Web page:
As I settled in to my comfy seat and pressed play on a free movie on the seatback screen in front of me, I knew I had made the right decision. I was on the Lux Express bus on my way from Riga, Latvia to Vilnius, Lithuania – and my seat with free movies only cost me 10 Euro.
Up until this year, the Baltics was the region of Europe that I had overlooked the most. I don't have a good excuse for why, really – I just hadn't made it there. But I vowed to rectify that earlier this year with a week split between Riga and Vilnius.
I chose Riga because I'd seen all sorts of beautiful photos of the city's Old Town. And I chose Vilnius because I literally knew nothing about it – Lithuania isn't a country you tend to read about on most travel blogs. And as much as I love writing about bucket-list-type destinations all around the world, I also love visiting places that some people haven't really considered.
“There are four ‘Bs' to Lithuania,” my tour guide told me the following day as we stood in Vilnius' City Hall Square. “Bible, basketball, bread, and beer,” she said, ticking each one off on four raised fingers.
I laughed, but had to admit that I'd already seen evidence of all these things in Lithuania's capital.
The country is well-known for its star basketball team, we were about to go to a pub for a local craft beer, and the amount of churches in the city was quite staggering – there are 28 of them in Vilnius' Old Town alone.
It was just the beginning of my fascination with this oft-overlooked country.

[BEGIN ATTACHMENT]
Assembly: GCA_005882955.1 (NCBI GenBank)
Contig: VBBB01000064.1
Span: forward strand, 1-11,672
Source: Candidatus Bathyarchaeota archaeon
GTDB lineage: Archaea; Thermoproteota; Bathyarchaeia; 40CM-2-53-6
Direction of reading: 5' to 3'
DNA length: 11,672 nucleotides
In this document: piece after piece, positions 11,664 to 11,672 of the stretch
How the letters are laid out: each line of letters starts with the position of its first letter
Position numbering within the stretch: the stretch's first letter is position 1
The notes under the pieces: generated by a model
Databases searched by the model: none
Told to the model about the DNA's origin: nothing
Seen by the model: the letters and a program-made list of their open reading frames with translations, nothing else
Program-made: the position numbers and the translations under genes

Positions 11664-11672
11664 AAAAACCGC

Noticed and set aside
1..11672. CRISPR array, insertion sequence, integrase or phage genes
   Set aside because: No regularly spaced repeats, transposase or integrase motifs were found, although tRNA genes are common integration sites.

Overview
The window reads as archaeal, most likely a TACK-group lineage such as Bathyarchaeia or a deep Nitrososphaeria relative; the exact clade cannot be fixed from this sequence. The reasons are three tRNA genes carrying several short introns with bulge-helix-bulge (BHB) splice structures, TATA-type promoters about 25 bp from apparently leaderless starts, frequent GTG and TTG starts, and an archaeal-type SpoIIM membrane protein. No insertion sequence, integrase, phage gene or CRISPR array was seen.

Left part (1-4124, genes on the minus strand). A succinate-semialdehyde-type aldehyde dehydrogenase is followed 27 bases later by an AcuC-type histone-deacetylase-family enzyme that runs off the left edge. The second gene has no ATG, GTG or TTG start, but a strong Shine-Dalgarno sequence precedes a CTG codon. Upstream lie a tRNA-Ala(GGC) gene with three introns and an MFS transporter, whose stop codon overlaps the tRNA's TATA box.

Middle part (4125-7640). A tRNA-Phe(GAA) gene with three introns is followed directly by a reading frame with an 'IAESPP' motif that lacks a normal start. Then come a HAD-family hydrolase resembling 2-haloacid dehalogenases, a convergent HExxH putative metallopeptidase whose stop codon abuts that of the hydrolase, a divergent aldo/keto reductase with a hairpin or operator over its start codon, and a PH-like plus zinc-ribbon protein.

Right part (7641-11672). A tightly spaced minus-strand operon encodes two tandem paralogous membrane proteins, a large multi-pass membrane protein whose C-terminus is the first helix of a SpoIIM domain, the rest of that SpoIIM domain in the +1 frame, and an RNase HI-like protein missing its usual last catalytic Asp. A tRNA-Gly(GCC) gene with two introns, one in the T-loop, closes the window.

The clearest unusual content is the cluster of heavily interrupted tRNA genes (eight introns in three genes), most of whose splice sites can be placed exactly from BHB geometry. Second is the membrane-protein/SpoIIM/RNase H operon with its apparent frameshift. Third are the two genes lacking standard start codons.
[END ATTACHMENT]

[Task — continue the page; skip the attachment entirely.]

Getting to know Vilnius
My Urban Adventures walking tour started at Cathedral Square, in front of the large Vilnius Cathedral and Bell Tower. The cathedral is the main Roman Catholic Cathedral in Lithuania (because, yes, most of the churches here are Catholic ones) and sits right in front of the Palace of the Grand Dukes of Lithuania.
Lithuania was the last country in Europe to convert to Christianity (it was officially converted in the year 1387), and it managed to cling to its Catholic traditions and beliefs even through Soviet rule – which really tells you a lot about the people who call this country home.
We visited quite a few churches on our walking tour, including churches that were closed and damaged by the Soviets, as well as the small chapel inside the Gate of Dawn, which is the last leftover bit of Vilnius' original defensive wall. After the tour, I also made sure to visit St. Anne's Church, a gothic beauty that Napoleon took a fancy to during the Franco-Russian War in 1812.
But even though there are a ton of churches in Vilnius, there's a lot more to see, too.
For one, did you know that Vilnius has its own independent republic within its UNESCO-recognized Old Town? The Republic of Užupis was founded in 1997 by a group of mostly artists who wanted to carve out their own space in the capital. The republic has a (rather amusing) , its own president, and an independence day that's celebrated each year on April 1.
The republic began in a rather undesirable part of town with falling-down buildings. Today, though, Užupis is (naturally) one of the most popular neighborhoods in Vilnius.
And while Užupis represents more recent, post-Soviet history in Vilnius, another site represents its more ancient past: the ruins of the Vilnius Castle Complex, including the iconic Gediminas Tower. The Upper Castle complex is on a hill above the Palace of the Grand Dukes and offers the best views out over the city.
(In the autumn, it also offers great views of the changing leaves.)
RELATED: Get to know some fun facts about Lithuania in .
A rainy day in Vilnius